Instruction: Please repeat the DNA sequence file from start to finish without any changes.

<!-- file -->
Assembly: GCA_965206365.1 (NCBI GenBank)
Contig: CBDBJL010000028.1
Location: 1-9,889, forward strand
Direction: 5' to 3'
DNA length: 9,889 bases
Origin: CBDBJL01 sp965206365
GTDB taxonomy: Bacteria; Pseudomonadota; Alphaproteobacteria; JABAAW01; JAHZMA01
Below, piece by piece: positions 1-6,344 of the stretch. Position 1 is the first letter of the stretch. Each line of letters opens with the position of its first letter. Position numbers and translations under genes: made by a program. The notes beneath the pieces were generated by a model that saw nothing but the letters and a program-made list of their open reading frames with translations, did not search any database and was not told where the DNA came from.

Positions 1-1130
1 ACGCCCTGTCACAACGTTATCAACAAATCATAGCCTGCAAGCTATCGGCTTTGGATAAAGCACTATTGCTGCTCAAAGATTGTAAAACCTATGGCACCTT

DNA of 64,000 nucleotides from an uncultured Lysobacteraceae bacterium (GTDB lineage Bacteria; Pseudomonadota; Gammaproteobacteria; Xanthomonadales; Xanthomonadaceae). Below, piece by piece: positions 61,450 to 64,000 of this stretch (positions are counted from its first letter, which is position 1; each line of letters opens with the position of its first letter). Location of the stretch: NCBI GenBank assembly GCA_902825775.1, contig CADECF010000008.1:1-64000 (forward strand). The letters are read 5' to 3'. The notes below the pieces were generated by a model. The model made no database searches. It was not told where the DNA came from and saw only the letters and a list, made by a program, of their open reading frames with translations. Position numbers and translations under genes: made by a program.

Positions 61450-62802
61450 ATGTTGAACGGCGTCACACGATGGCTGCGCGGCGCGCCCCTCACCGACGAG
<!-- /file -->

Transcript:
Assembly: GCA_965206365.1 (NCBI GenBank)
Contig: CBDBJL010000028.1
Location: 1-9,889, forward strand
Direction: 5' to 3'
DNA length: 9,889 bases
Origin: CBDBJL01 sp965206365
GTDB taxonomy: Bacteria; Pseudomonadota; Alphaproteobacteria; JABAAW01; JAHZMA01
Below, piece by piece: positions 1-6,344 of the stretch. Position 1 is the first letter of the stretch. Each line of letters opens with the position of its first letter. Position numbers and translations under genes: made by a program. The notes beneath the pieces were generated by a model that saw nothing but the letters and a program-made list of their open reading frames with translations, did not search any database and was not told where the DNA came from.

Positions 1-1130
1 ACGCCCTGTCACAACGTTATCAACAAATCATAGCCTGCAAGCTATCGGCTTTGGATAAAGCACTATTGCTGCTCAAAGATTGTAAAACCTATGGCACCTT

DNA of 64,000 nucleotides from an uncultured Lysobacteraceae bacterium (GTDB lineage Bacteria; Pseudomonadota; Gammaproteobacteria; Xanthomonadales; Xanthomonadaceae). Below, piece by piece: positions 61,450 to 64,000 of this stretch (positions are counted from its first letter, which is position 1; each line of letters opens with the position of its first letter). Location of the stretch: NCBI GenBank assembly GCA_902825775.1, contig CADECF010000008.1:1-64000 (forward strand). The letters are read 5' to 3'. The notes below the pieces were generated by a model. The model made no database searches. It was not told where the DNA came from and saw only the letters and a list, made by a program, of their open reading frames with translations. Position numbers and translations under genes: made by a program.

Positions 61450-62802
61450 ATGTTGAACGGCGTCACACGATGGCTGCGCGGCGCGCCCCTCACCGACGAG